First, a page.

Australian Medical Experts Say Three Booster Jabs Should Be Administered A Year

Analysing data on the effectiveness of the Pfizer and Moderna booster jabs provided by the U.K Health Security Agency (UKHSA), some Australian medical experts have said that three annual booster jabs will be needed for the foreseeable future. For example, Jaya Dantas, a Professor of International Health, declared that “it appears that there might be a need for regular boosters”. The Guardian has the story.

Australians may have to receive two or even three Covid jabs each year to maintain defences against the virus if early results on the efficacy of booster shots turn out to be a useful guide.

Weekly data published just before Christmas by the U.K.’s Health Security Agency shows the effectiveness of both the Pfizer and Moderna boosters against symptomatic diseases is lower for the Omicron than the Delta variant across all periods after the injection.

The analysis included 147,597 Delta and 68,489 Omicron cases in the U.K. The agency stressed the “results should be interpreted with caution due to the low counts and the possible biases related to the populations with highest exposure to Omicron (including travellers and their close contacts) which cannot fully be accounted for”.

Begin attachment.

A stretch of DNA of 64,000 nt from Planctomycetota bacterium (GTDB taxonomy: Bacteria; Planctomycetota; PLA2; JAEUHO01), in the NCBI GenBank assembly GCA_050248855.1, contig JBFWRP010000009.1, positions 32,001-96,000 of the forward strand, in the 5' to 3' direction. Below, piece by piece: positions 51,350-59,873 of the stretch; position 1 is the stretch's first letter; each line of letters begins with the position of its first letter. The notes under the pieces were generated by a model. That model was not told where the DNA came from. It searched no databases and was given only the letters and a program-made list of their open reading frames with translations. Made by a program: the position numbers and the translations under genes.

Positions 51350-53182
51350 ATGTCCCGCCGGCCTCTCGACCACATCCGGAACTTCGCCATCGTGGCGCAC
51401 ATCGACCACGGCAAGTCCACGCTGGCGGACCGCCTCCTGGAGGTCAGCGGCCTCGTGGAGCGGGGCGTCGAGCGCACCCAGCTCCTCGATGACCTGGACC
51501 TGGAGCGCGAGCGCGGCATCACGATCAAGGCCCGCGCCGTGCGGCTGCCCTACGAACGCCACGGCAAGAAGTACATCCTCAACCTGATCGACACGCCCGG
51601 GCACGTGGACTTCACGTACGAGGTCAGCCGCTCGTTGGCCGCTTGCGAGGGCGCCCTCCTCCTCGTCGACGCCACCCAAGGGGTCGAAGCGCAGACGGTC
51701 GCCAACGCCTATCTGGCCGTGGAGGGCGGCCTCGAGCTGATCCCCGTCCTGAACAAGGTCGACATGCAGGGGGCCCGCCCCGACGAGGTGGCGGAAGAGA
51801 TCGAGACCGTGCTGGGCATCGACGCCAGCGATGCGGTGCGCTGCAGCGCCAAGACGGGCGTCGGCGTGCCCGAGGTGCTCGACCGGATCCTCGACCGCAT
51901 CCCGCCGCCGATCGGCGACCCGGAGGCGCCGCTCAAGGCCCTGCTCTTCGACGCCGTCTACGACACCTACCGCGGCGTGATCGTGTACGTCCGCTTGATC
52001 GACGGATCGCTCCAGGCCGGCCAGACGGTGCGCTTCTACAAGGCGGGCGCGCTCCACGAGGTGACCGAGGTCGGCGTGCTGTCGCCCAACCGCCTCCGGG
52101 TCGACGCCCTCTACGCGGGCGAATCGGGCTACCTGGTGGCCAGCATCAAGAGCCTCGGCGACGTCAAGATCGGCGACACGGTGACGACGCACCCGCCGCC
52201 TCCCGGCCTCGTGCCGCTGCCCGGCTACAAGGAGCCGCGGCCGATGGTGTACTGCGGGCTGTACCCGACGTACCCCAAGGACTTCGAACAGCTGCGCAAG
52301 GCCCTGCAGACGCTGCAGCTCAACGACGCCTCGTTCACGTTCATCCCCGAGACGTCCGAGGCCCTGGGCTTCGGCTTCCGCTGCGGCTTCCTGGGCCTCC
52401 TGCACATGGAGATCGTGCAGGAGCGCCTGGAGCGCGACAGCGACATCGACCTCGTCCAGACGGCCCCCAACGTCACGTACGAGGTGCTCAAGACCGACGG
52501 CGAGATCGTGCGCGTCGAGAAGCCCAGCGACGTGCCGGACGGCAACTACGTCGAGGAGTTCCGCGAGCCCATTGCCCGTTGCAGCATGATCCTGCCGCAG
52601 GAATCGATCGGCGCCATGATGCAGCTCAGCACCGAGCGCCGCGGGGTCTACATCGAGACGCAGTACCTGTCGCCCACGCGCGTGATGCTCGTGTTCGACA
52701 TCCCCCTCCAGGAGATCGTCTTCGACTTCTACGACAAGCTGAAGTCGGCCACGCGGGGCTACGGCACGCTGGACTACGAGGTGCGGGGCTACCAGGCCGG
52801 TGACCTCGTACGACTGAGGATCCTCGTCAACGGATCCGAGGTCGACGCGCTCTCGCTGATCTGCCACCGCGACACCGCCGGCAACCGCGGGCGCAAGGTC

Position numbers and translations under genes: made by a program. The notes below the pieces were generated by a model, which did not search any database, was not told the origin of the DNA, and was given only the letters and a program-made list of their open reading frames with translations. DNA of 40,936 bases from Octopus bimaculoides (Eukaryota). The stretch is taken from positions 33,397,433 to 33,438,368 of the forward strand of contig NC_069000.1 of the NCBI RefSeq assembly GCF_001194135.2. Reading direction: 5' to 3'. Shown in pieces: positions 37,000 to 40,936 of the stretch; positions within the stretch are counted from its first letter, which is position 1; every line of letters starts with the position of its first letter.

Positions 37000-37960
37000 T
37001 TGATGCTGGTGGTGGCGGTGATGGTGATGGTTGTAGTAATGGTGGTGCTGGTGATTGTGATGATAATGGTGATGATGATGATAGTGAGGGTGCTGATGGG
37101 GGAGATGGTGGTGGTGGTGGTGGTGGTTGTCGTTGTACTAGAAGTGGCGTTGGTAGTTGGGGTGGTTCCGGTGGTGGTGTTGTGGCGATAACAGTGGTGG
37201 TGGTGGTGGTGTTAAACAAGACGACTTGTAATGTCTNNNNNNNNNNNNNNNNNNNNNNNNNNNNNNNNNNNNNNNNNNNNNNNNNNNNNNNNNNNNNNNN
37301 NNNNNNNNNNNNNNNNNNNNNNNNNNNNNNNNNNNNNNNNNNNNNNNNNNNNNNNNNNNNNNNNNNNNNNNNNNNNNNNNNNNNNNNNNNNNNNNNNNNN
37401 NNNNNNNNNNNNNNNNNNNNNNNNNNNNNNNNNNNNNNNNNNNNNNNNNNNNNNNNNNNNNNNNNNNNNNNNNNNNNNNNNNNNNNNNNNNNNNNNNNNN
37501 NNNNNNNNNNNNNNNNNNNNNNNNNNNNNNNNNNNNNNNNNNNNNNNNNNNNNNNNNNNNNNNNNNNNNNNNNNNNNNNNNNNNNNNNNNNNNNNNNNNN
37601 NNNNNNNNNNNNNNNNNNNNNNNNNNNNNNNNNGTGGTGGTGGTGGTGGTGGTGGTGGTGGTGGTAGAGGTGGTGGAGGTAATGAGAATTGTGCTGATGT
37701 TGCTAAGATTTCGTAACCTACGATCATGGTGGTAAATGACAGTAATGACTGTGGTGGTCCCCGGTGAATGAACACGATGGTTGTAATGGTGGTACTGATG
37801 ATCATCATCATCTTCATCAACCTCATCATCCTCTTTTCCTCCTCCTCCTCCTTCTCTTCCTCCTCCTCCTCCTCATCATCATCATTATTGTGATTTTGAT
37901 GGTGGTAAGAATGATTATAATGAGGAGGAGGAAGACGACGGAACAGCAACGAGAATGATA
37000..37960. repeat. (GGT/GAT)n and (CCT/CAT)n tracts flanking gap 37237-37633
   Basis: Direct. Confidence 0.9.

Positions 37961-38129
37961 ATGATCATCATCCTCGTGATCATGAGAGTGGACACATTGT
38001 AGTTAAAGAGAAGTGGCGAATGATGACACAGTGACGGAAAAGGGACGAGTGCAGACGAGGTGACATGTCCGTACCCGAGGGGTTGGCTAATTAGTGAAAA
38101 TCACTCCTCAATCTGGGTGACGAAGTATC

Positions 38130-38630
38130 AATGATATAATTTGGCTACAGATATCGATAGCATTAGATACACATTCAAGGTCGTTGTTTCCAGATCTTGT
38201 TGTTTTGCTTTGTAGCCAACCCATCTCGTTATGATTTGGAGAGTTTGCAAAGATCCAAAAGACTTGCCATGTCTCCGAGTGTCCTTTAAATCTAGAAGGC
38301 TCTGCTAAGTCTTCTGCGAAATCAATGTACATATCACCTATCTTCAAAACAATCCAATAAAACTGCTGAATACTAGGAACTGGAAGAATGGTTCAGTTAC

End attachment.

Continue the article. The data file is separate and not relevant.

The U.K. data showed both Pfizer and Moderna boosters had 90% effectiveness against symptomatic diseases from the Delta variant up to at least nine weeks.

By contrast, efficacy against the Omicron strain was about 30% lower, and appeared to drop away further after nine weeks.

Israel has already begun administering a second booster dose to follow the original three-dose treatment, and at least one U.S. medical centre is considering recommending staff have a second booster.

Medical experts in Australia said results beyond the 12-week dataset would be needed to get a longer term picture.

Jaya Dantas, a Professor of International Health at Curtin University, said it was still early days for the understanding of the efficacy of the vaccinations but “it appears that there might be a need for regular boosters”.

“You might need boosters, say maybe two a year or three a year,” Dantas said, with elderly people more likely to be in line for a triple annual dose…

Michael Lydeamore, an infectious disease modeller at Monash University, said it was reassuring from the U.K. study that “no matter what your initial first two vaccine doses were – so either AstraZeneca, Pfizer or Moderna – you get basically the same protection” from the Pfizer or Moderna booster.

“That’s really important, because we know the AstraZeneca protection is a bit lower to start with than Pfizer,” Lydeamore said “But both go up to about the same level after a booster, so that’s really good.”

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